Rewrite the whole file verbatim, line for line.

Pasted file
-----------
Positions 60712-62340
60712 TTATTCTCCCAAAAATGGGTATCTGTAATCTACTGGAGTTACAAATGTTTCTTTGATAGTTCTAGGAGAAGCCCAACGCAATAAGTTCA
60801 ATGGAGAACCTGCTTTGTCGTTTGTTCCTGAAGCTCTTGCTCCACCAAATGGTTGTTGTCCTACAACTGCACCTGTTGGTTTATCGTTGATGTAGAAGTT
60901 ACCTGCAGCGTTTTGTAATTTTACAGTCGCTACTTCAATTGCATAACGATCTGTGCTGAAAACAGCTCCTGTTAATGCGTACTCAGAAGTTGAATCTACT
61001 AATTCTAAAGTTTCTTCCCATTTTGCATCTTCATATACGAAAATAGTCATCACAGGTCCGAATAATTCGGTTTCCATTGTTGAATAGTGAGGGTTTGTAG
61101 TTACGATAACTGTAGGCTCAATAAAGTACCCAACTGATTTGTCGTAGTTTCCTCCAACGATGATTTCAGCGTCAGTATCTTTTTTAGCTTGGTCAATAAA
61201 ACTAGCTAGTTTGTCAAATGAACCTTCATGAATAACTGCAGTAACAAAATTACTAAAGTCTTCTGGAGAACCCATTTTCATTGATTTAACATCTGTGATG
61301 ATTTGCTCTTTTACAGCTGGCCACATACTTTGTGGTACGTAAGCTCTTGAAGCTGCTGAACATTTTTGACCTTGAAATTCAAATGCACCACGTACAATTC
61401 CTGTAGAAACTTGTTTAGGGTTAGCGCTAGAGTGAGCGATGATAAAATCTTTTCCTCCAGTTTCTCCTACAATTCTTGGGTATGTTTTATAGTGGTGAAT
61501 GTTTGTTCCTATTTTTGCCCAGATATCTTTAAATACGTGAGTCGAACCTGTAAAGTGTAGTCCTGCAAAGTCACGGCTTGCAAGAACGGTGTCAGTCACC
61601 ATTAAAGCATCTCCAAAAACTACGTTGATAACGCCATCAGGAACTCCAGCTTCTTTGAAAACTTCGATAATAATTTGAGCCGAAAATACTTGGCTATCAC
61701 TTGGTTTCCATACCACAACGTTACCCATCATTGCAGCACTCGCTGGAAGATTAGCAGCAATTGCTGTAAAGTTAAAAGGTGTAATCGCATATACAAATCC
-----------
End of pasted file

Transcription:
Positions 60712-62340
60712 TTATTCTCCCAAAAATGGGTATCTGTAATCTACTGGAGTTACAAATGTTTCTTTGATAGTTCTAGGAGAAGCCCAACGCAATAAGTTCA
60801 ATGGAGAACCTGCTTTGTCGTTTGTTCCTGAAGCTCTTGCTCCACCAAATGGTTGTTGTCCTACAACTGCACCTGTTGGTTTATCGTTGATGTAGAAGTT
60901 ACCTGCAGCGTTTTGTAATTTTACAGTCGCTACTTCAATTGCATAACGATCTGTGCTGAAAACAGCTCCTGTTAATGCGTACTCAGAAGTTGAATCTACT
61001 AATTCTAAAGTTTCTTCCCATTTTGCATCTTCATATACGAAAATAGTCATCACAGGTCCGAATAATTCGGTTTCCATTGTTGAATAGTGAGGGTTTGTAG
61101 TTACGATAACTGTAGGCTCAATAAAGTACCCAACTGATTTGTCGTAGTTTCCTCCAACGATGATTTCAGCGTCAGTATCTTTTTTAGCTTGGTCAATAAA
61201 ACTAGCTAGTTTGTCAAATGAACCTTCATGAATAACTGCAGTAACAAAATTACTAAAGTCTTCTGGAGAACCCATTTTCATTGATTTAACATCTGTGATG
61301 ATTTGCTCTTTTACAGCTGGCCACATACTTTGTGGTACGTAAGCTCTTGAAGCTGCTGAACATTTTTGACCTTGAAATTCAAATGCACCACGTACAATTC
61401 CTGTAGAAACTTGTTTAGGGTTAGCGCTAGAGTGAGCGATGATAAAATCTTTTCCTCCAGTTTCTCCTACAATTCTTGGGTATGTTTTATAGTGGTGAAT
61501 GTTTGTTCCTATTTTTGCCCAGATATCTTTAAATACGTGAGTCGAACCTGTAAAGTGTAGTCCTGCAAAGTCACGGCTTGCAAGAACGGTGTCAGTCACC
61601 ATTAAAGCATCTCCAAAAACTACGTTGATAACGCCATCAGGAACTCCAGCTTCTTTGAAAACTTCGATAATAATTTGAGCCGAAAATACTTGGCTATCAC
61701 TTGGTTTCCATACCACAACGTTACCCATCATTGCAGCACTCGCTGGAAGATTAGCAGCAATTGCTGTAAAGTTAAAAGGTGTAATCGCATATACAAATCC